American alpine skier Lindsey Vonn is one of the most decorated skiers of all time, racking up 82 World Cup race victories and three Olympic medals before retiring in 2019. She joined the Oura community in 2020, when she was introduced to Oura by her sister.
As one of the faces of our recent campaign for Oura Gen3 Horizon, we wanted to learn more about how Lindsey uses Oura to guide her in her training, sleep, and overall health. Keep reading to see how Oura helps this all-time great stay on her A-game.
Q: How did you first get introduced to Oura?
A: I first got into Oura during Covid. I had recently retired from ski racing and was interested in tracking my workouts and general health in a different way. My sister recommended it and I immediately loved it.
Q: Have you noticed any changes in your Oura data based on your lifestyle?
A: What changes my sleep the most is altitude. When I go from low altitude to high altitude, especially after traveling, it takes me a few days to get the right amount of sleep. So I’ve been backing off my workouts when I initially come to Utah, and then I slowly ease my way in. It’s a good way for me to make sure I’m maintaining my Readiness Score.
Another surprising insight: I have a very low HRV. I am still figuring out how that relates to my energy levels and workouts but it‘s much lower than all my friends.
READ MORE: What Is the Average HRV for Oura Members?
Q: Which Oura Score do you look at first?
A: I always look at my Oura App first thing in the morning and use the Readiness Score to determine how I manage my workouts that day. I also look at it after any workout to assess my heart rate zones.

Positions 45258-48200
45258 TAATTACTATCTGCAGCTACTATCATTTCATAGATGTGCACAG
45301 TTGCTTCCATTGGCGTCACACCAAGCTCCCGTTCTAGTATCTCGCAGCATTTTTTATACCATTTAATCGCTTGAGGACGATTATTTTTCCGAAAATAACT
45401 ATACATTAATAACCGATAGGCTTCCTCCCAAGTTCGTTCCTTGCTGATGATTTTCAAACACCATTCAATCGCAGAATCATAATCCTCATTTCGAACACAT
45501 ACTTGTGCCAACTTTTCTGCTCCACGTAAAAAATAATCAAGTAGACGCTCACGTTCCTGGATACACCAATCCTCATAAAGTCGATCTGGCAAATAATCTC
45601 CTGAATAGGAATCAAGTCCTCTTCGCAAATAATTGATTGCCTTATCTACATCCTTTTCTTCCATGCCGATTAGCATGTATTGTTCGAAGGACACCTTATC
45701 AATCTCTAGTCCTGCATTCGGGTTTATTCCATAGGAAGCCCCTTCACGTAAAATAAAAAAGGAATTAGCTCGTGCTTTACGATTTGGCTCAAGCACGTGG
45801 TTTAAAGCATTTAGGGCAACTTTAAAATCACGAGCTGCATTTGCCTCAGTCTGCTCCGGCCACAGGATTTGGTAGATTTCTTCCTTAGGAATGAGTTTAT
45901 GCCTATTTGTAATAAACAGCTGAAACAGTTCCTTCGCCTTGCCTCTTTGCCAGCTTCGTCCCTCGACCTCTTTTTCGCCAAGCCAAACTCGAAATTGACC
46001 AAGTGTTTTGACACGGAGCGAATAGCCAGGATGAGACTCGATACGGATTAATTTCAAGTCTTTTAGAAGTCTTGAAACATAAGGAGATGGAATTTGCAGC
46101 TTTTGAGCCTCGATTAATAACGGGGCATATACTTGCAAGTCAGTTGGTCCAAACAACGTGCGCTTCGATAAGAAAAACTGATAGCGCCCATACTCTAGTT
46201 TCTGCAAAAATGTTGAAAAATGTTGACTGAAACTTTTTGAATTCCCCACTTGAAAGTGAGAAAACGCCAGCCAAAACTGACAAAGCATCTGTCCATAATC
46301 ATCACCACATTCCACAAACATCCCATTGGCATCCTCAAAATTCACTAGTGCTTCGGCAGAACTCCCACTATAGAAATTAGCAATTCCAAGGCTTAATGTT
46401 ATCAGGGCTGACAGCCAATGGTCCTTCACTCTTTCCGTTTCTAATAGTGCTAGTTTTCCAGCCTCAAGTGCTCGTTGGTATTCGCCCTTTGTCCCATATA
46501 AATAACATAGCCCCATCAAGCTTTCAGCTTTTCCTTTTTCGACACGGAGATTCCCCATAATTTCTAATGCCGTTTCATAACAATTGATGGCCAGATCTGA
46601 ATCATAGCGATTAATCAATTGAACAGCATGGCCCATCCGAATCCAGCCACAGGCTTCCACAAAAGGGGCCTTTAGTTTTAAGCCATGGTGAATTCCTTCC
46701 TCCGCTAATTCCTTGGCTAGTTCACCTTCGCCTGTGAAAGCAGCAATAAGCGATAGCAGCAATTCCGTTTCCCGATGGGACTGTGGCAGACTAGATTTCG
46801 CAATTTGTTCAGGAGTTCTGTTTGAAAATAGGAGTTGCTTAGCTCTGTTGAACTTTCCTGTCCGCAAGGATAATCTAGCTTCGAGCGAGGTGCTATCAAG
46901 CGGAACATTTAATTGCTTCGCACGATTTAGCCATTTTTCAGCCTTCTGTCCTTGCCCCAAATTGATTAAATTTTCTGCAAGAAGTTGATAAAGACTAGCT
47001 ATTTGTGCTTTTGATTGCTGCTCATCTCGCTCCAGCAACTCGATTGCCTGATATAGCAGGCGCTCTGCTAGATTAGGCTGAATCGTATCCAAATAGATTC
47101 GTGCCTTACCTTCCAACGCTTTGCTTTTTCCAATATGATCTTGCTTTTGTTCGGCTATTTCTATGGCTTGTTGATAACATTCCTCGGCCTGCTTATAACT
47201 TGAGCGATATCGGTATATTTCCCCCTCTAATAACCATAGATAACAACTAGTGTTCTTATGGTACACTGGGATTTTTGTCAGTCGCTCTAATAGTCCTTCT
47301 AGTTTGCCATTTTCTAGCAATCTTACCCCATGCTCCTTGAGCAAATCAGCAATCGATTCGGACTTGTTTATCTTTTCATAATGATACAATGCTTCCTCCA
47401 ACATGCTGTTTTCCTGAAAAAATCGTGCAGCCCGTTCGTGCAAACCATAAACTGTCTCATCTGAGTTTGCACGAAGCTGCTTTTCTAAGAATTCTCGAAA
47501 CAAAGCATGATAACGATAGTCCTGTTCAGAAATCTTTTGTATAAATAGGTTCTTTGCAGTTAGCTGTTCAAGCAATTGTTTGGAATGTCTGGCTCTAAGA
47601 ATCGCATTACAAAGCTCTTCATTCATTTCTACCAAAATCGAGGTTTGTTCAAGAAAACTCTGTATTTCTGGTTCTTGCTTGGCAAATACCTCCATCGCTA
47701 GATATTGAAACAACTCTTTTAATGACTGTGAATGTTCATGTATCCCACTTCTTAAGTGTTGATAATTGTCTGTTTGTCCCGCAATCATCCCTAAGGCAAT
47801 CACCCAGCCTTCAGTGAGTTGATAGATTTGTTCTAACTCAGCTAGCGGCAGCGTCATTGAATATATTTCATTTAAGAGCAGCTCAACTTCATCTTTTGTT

Q: Tell us about your current workout routine. How do Oura’s Activity insights help you determine how hard to push yourself, and when to back off?
A: I work out a lot at home, although I am often traveling, so I get my workout in however I can. I have also been playing tennis lately. Sometimes when I push myself more than I realized, my Activity Score helps me track my effort levels which, again, helps me manage how and when I work out next.
Q: Within your memoir, Rise: My Story, you write openly about your mental health journey. How have you seen the conversation around mental health changing in professional sports? What do you hope to add to it?
A: The conversation that athletes are having about mental health now has changed a lot over the years. When I first started talking about it in 2012, it wasn’t a topic of conversation and most people didn‘t understand it. Now, it’s a very common topic that a majority of athletes are talking about. The truth is that mental health is real for just about anyone, whether they are in sports or not — sports is just a great vehicle to get the message out about mental health and to help encourage others to get therapy or the help that the need. That is the ultimate goal: to have everyone be supported in a way to maintain mental health.
Q: What are some daily practices or rituals that you use to support your mental health?
A: I write a lot in my journal, I work with my therapist, and I try to communicate things that I’m feeling to friends and family. Those things help me keep in a good place.
Q: What accomplishment(s) are you most proud of in your post-skiing career?
A: Even though I started it in 2015, I still think my foundation is my greatest accomplishment. [The Lindsey Vonn Foundation provides scholarships and programming for education, sports, and enrichment programs.] Because of the pandemic we haven’t been able to do the empowerment camps we normally do, but we have had great support and I can’t wait to help more in need girls.
Must-do morning ritual for a positive day?
Remember what my mom always said, “Today is a great day!” That always helps me start things off on the right foot.
Nightly ritual for a good night’s sleep?
Make sure my dogs are in a good position so they don‘t snore, and write in my journal.
One bad habit that Oura has helped you cut back on?
Overworking. I am better at managing my workouts and energy levels based on my scores.
Go-to energy booster for a mid-afternoon slump?
I take a few minutes to myself to regroup during the day, which helps me keep a good pace so I don‘t get tired in the afternoon.